A new report into the price of alcohol has concluded that introducing a minimum price is unlikely to cut alcohol consumption.
The research suggested that only around one in five adults would buy less alcohol if a minimum price was set.
Overall, 52% of those who responded to the survey, carried out by ex-Deloitte director Tim Wilson, said they would either spend more on drinking the same amount or look for cheaper alternatives.
Around 26% revealed they would drink the same and spend more, 9% said they would look into finding ways to buy alcohol at cheaper prices, and 10% confirmed they would switch to cheaper brands.
The issue of the price of alcohol was raised earlier this year when Sir Liam Donaldson, chief medical officer for England, called for alcohol to be set at a minimum 50p per unit.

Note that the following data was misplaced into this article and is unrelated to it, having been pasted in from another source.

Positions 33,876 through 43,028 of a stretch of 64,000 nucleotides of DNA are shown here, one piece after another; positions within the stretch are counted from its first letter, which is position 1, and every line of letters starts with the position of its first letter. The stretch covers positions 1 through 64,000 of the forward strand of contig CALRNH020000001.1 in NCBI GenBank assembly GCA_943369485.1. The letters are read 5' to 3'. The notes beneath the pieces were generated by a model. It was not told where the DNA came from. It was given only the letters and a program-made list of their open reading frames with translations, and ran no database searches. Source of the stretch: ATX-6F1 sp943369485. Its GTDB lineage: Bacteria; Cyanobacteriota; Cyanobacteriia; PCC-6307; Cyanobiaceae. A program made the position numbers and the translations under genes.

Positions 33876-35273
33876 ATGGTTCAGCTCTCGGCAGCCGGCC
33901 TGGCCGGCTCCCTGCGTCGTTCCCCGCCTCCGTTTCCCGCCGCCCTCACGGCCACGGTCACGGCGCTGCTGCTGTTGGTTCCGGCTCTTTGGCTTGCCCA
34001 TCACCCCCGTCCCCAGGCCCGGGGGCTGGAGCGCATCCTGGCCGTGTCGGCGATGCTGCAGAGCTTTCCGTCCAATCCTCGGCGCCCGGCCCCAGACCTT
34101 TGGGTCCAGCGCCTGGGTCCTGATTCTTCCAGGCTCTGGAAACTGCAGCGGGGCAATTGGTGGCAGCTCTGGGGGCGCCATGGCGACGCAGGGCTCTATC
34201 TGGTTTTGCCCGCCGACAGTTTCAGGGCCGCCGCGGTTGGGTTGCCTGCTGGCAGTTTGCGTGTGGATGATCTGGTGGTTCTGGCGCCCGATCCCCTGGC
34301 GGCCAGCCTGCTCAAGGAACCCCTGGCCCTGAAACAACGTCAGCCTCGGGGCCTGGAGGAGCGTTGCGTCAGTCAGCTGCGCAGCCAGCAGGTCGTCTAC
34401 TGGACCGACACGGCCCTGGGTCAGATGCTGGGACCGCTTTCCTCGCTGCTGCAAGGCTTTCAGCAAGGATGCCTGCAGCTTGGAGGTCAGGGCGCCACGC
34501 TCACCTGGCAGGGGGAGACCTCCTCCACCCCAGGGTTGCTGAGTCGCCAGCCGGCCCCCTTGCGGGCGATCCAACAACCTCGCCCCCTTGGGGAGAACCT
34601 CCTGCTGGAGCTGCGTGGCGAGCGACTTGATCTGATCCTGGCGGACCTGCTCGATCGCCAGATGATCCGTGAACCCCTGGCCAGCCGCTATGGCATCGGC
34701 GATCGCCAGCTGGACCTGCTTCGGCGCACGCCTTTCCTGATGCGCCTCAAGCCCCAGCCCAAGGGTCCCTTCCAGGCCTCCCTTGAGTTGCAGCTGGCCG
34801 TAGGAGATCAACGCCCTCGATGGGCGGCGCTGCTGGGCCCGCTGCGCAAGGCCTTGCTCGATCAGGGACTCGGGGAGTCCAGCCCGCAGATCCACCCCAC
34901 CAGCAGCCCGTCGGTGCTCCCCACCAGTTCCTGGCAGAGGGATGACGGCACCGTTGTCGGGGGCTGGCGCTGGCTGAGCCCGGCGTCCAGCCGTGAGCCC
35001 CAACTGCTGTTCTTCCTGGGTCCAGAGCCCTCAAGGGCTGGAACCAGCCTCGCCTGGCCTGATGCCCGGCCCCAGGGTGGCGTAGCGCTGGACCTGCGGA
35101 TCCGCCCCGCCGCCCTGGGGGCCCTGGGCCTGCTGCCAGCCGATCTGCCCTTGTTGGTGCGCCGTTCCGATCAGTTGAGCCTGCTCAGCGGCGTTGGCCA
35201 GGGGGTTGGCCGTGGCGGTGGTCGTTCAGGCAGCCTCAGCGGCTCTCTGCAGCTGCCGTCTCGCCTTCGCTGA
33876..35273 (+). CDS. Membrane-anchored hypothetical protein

Prime Minister Gordon Brown distanced himself from Sir Liam’s comments, saying the Government did not wish to penalise the majority of sensible drinkers.
Scotland is currently debating introducing a minimum price.
Mr Wilson, who worked in the food and drink division of Deloitte, publishes a quarterly study - the Wilson Drinks Report - based on industry trends and consumer attitudes.
He said: “We are yet to be persuaded that minimum pricing would actually work as intended.
“Research suggests consumers will either take the hit on price or simply switch to a cheaper alternative. Minimum pricing is obviously good news for the Government as higher retail prices will yield additional VAT.”